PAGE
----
PFRE is the original online resource for real estate and interior photographers. Since 2006, it has been a community hub where like-minded professionals from around the world gather to share information with a common goal of improving their work and advancing their business. With thousands of articles, covering hundreds of topics, PFRE offers the most robust collection of educational material in our field. The history of real estate photography has been documented within these pages.
While working with a large number of photos in real estate photography, we often need to give the same editing effects to all of them. Doing so allows us to achieve a homogeneous look to a batch of photos. Let us walk through how to copy edits in Lightroom to process multiple images simultaneously.
For over a decade, photographers from around the world have participated in PFRE’s monthly photography contests, culminating in the year-end crowning of PFRE’s Photographer of the Year. With a new theme each month and commentary offered by some of the finest real estate & interior photographers anywhere, these contests offer a fun, competitive environment with rich learning opportunities.
PFRE prides itself on the depth and breadth of the information and professional development resources it makes available to our community. Our goal is to help real estate and interior photographers be successful while bringing the community together and elevating the industry as a whole.
I have a question in regards to real-estate photographers and social marketing. I've been in business for 5 years now but have never done ANY type of advertising (besides maybe a handful of business cards). I've recently created a FaceBook page for my business but it's constantly blank as I seem to have a hard time finding material to post onto my site. I'm curious what type of content people are posting to their pages. Would it be acceptable to post an image of a property I've recently shot with a grabbing headline and possibly a link to Zillow or Realtor?
I keep running across beginning real estate photographers who don't have a portfolio website of their own. I want to start by stressing how important it is to have your own website where you can create your brand and show your work. Being active on social media does not replace a website!
To answer Daniel's question my first reaction is to point at a photographer that is doing a great job of using social media to promote their business. I think Ethan Tweetie (www.EthanTweedie.com) is a good example of how to use social media to bring people to your website. Ethan has explicitly told me that social media is working for him. You can see for yourself by simply Googling "luxury real estate photographer". If you are in the US, Ethan's name will likely be on the first page towards the top of the search results (Google results are location dependent). It's clear that Ethan is doing a good job at this his recent Google+ post points out his photos are in the July 2015 Architectural Digest for the second time this year.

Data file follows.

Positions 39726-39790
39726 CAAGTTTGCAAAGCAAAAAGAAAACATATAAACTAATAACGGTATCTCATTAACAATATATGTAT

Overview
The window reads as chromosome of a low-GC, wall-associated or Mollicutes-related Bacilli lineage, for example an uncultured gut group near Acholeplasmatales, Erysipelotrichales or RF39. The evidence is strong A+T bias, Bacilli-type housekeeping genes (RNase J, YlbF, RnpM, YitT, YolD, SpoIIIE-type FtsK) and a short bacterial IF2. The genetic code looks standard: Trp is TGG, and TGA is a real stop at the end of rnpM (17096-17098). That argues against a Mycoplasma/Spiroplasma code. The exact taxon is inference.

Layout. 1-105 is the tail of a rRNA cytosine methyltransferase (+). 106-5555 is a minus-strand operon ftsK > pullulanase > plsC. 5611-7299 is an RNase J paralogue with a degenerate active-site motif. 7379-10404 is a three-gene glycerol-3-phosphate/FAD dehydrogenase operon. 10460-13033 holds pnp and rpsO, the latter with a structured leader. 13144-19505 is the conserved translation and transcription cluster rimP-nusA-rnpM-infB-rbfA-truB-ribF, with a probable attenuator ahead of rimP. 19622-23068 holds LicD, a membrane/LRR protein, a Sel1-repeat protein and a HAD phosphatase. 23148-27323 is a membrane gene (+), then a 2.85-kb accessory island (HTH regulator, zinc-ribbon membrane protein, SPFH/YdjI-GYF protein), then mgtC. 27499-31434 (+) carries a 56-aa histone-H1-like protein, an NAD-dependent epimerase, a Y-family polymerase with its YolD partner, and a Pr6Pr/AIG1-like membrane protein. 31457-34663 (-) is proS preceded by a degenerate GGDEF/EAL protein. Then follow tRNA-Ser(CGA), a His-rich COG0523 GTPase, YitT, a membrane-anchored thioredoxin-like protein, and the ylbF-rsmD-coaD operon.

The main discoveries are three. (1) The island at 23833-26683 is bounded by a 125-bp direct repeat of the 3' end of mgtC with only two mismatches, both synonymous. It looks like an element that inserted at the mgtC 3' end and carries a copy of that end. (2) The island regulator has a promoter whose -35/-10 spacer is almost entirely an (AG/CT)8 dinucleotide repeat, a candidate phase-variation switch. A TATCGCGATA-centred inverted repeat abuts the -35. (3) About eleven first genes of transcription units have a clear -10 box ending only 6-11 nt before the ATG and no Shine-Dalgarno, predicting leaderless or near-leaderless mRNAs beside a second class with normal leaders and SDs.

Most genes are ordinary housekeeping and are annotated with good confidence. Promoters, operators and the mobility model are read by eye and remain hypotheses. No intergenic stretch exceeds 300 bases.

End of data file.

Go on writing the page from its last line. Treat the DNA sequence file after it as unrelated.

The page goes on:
So I think it is possible to look at Ethan's use of the various social media sites and see how he uses it. Here is my summary:
A portfolio website is at the center of your social media strategy: First of all, Ethan's website is at the very center of his social media. That is, the reason for using social media is to get traffic to your website. He has a great website with a beautiful design that features his portfolios in all areas of his work. The site also has a blog so he can post articles and stories about what he is doing. His posts on social media are concise and link to a full article on the subject on the blog section of his site. This brings traffic that is attracted to his work from the various social media sites to his site where they can see all his work.
A strong portfolio--quality matters: He only puts the strongest images in his portfolio and then posts those strong images on the social media sites--even though those images may be years old. When I first noticed, it took me a while to understand what he was doing. A strong image is a strong image no matter when you shot it. The point here is that people are attracted to great images just like butterflies to bright flowers.
A presence on all the major social sites: You can go to all of Ethan's social media sites from the buttons at the bottom of the front page of his site. Facebook, Google+, Twitter, Instagram, Pinterest, Houzz, Vimeo, Linkedin.
Social posts for businesses are relatively business oriented: You don't need to have massive numbers of posts on a business social media account. Just create a continued presence and respond to others. Don't post a photo every day. Only post high-quality photos from your portfolio.
Be aware that you can lose control of your copyright when posting photos on social media sites:Joel Rothman's post goes into detail about how this works. So you need to be selective in which photos you post to social media.
Flickr is not a social media site in the same sense as Twitter and FaceBook, Instagram and Linkedin are: Flickr is more of a photo sharing site that doesn't have mechanisms to drive traffic to your portfolio website like Twitter, Instagram, Linkedin or FaceBook do.
So the strategy of social media is to bring traffic to your site where potential clients can see the full power and breadth of your work.
Ethan is a PFRE coach and if you are interested in getting into more details of how Ethan uses social media, he will be happy to coach anyone on how to use social media to build your photography business. You can contact him via the PFRE coaching page.
Larry Lorhman is the founder of the PFRE website, blog, and community. Over the decades, he came to be known as one of the founding influencers in the real estate photography industry. He is the author of many books, including the popular “The Business of Real Estate Photography“.